Caroline’s husband didn’t come home and beat her because he was drunk; he beat her because she was drunk.
In a remote, undisclosed village in Uganda where few people could read, Bwambale Nakonde* believed that if he punished his wife enough times she might stop being an alcoholic. This belief conveniently suited his growing anger at how she was bringing disgrace on the family.
“Whenever I gave her part of my income as a laborer for the household upkeep, she would invite all our neighbors and friends to a drinking spree, and after getting sloshed, she would become mad and lose control,” Nakonde said. “They would start fighting each other and break every piece of equipment used at home, which would bring misunderstandings and confusion in the family.”
Her drunken binges brought increasing injury and property destruction, he said, and Nakonde pleaded with her to stop – especially after police began to take notice.
“They would start fighting each other and break every piece of equipment used at home, which would bring misunderstandings and confusion in the family,” Nakonde said.
One day Caroline was sitting outside their doorway, doubled over in pain from another beating, when she overheard a Ugandan from another village talking to her neighbor about Christ.
“She immediately called out for him to come closer, saying she couldn’t walk with the painful stomach injuries from her husband beating her for being addicted to alcohol,” said the leader of the native ministry that sent the evangelist to the neighborhood.
Caroline told him how she had suffered, and the native missionary told her how Christ had suffered and died for the forgiveness of her sins.
“She revealed her story, knelt before the pastor and raised her hands up faithfully for prayer,” the ministry leader said. “She accepted Jesus Christ and received healing and salvation that day. She later called her husband on the phone, who was far off, and narrated all about her new life; both confessed and happily changed.”
Through such door-to-door sharing, native missionaries have led many people to salvation in Christ, he said.
“Currently, the lady is a good servant in the church, no longer gets drunk, prays earnestly and always walks with her testimony to tell others without shame of how the gospel we preach transformed her life,” the leader said. “This has increased happiness and development, whereby they have built a permanent house.”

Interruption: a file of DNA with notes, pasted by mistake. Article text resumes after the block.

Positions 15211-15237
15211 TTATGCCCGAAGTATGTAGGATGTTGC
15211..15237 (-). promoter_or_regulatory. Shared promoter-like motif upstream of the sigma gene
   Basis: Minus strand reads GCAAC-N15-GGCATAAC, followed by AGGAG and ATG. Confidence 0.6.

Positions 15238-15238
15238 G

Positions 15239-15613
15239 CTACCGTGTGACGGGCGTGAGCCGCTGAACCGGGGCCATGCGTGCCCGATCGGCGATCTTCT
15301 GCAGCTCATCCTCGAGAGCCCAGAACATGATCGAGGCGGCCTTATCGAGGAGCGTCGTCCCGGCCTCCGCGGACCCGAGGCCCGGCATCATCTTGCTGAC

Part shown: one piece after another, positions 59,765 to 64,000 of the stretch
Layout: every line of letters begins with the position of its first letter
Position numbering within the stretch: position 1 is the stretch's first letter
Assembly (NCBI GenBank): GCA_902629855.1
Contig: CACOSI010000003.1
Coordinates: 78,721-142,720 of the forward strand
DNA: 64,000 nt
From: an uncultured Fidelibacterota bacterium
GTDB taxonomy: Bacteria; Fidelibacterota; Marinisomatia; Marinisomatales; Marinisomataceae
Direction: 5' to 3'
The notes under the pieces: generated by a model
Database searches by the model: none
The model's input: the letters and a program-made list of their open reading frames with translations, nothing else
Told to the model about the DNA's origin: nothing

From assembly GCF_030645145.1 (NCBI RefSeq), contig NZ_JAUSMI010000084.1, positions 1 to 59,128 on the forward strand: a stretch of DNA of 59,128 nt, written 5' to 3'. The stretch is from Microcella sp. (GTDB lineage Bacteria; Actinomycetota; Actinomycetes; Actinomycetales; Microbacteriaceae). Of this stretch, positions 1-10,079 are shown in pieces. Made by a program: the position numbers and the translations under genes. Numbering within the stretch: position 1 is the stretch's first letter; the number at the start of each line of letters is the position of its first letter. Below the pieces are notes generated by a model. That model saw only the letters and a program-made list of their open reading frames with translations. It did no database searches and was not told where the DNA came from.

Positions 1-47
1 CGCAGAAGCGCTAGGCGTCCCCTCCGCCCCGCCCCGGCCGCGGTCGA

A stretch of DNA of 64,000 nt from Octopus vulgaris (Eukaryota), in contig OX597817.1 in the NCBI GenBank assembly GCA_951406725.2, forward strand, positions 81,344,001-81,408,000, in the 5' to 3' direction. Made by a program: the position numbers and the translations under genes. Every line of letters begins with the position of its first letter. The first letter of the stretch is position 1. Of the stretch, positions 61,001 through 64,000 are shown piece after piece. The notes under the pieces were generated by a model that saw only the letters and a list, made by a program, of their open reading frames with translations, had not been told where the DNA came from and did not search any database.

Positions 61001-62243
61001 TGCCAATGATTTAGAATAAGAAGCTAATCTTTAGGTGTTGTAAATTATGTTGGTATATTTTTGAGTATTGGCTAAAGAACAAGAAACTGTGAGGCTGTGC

Despite working amid the hostility of those practicing traditional tribal religions, native missionaries recently planted a church in each of two other villages, he said. Each with 20 worshippers, one church meets under a tree, the other in a rented room.
Persecution is growing. In December, animists in one village beat a pastor, forced him to drink alcohol and tore his Bible to pieces, the ministry leader said.
“Pray for pastors – they have been so persecuted, to the point of death in some places,” he said. “One community has become a bloodshed land, where people easily kill when too sloshed. We request prayers for our ministry development and to accomplish our goals with the work started, and for more testimonies before others.”
The ministry has trained more pastors and evangelists who need prayer for protection as well as upkeep, he added.
“When we started our ministry to spread the gospel across the region, some resisted and tried to block our church from operating,” the leader said. “People like the deputy head teacher of a boys’ primary school spread a lot of negativity, but now we greatly rejoice and thank God that he is now a member and mobilizer in our church with confidence.”
Such dedication is evident in native missionaries throughout Africa. Please consider a gift today to help them bring the gospel to thirsty souls in countries throughout the region.
*Names changed for security reasons